Further evidence of brain affect of sub-concussive blows

The body of research on the effect of sub-concussive blows to the brain is still developing. This recent study published this month in Neurology (abstract only) of  80 nonconcussed varsity football and ice hockey players and 79 non–contact sport athletes in a Division I NCAA athletic program concluded that head impact exposure negatively affected verbal learning and memory plus changed white matter by the end of the season. The subjects were evaluated before and after the season with brain scans plus learning and memory tests. All wore instrumented helmets that recorded the acceleration-time history of the head following impact. “A total of 20 percent of the contact-sport players and 11 percent of the non-contact athletes performed worse on a test of verbal learning and memory at the end of the season, a decline expected in less than 7 percent of a normal population, McAllister said. Those performing worse exhibited more changes in the corpus callosum region of the brain — a bundle of nerves connecting the left and right sides of the brain — than athletes who scored as predicted.”  Whether these changes reversed after the season was over was not in the scope of the study–an important factor in bolstering the validity of and preventing chronic traumatic encephalopathy (CTE) in sports.  HealthDay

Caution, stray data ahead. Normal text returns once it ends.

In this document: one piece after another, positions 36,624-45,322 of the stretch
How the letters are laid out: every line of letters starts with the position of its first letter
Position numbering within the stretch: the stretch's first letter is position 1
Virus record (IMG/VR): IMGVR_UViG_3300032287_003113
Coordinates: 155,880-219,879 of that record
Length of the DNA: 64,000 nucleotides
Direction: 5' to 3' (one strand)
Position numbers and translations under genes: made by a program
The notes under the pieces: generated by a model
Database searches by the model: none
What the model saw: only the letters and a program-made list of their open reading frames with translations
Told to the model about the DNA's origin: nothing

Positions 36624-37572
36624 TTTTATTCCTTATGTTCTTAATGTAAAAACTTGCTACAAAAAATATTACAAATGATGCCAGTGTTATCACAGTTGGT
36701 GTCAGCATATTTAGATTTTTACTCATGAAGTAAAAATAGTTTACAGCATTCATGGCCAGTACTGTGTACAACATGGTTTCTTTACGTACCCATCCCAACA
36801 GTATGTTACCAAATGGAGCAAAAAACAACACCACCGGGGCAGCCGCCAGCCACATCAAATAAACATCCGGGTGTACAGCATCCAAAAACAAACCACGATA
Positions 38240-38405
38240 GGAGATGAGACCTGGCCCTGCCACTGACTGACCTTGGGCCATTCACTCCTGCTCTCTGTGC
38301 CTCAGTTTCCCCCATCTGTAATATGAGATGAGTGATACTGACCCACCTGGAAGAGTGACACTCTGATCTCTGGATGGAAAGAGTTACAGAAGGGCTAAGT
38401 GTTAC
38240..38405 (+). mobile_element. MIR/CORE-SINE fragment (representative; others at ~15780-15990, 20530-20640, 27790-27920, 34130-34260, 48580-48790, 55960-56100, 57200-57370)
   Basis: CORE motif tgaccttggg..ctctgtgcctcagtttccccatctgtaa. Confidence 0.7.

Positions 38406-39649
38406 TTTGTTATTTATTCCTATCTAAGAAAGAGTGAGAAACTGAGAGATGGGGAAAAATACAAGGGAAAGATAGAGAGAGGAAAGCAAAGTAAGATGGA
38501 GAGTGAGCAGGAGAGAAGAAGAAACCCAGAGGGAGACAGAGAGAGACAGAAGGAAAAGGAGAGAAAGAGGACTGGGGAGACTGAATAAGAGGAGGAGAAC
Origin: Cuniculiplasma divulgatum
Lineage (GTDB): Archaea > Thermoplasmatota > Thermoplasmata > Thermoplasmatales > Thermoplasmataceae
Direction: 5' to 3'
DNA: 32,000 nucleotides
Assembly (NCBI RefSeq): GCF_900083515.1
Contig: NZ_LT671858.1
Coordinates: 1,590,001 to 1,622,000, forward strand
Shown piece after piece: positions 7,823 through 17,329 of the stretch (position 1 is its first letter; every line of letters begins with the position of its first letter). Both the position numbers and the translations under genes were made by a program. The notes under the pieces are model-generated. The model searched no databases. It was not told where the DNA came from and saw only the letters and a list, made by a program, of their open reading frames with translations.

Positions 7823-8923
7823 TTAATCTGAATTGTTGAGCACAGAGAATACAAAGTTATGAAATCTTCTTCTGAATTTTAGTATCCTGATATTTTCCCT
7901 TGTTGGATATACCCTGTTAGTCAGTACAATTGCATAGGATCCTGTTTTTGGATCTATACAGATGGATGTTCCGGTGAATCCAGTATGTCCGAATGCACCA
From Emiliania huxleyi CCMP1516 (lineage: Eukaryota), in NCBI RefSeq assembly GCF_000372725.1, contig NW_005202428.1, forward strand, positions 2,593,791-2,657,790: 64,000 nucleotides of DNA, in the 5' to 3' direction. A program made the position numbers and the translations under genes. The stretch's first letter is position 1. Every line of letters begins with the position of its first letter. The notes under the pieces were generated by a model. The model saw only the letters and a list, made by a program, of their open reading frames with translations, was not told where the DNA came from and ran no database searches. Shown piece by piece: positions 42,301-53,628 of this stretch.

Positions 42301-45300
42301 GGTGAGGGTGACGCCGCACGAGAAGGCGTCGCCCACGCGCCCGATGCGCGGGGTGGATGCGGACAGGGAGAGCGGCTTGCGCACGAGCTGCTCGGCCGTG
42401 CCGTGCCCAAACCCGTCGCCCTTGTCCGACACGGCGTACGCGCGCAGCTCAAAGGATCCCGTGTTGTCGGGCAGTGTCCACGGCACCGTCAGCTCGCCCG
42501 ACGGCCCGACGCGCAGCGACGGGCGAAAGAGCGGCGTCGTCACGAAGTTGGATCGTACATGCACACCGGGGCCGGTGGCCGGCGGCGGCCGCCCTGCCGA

Previously in TTA: Quantifying concussion and sub-concussionContact sports, long term effects and CTEAcknowledging the reality of TBI in sports

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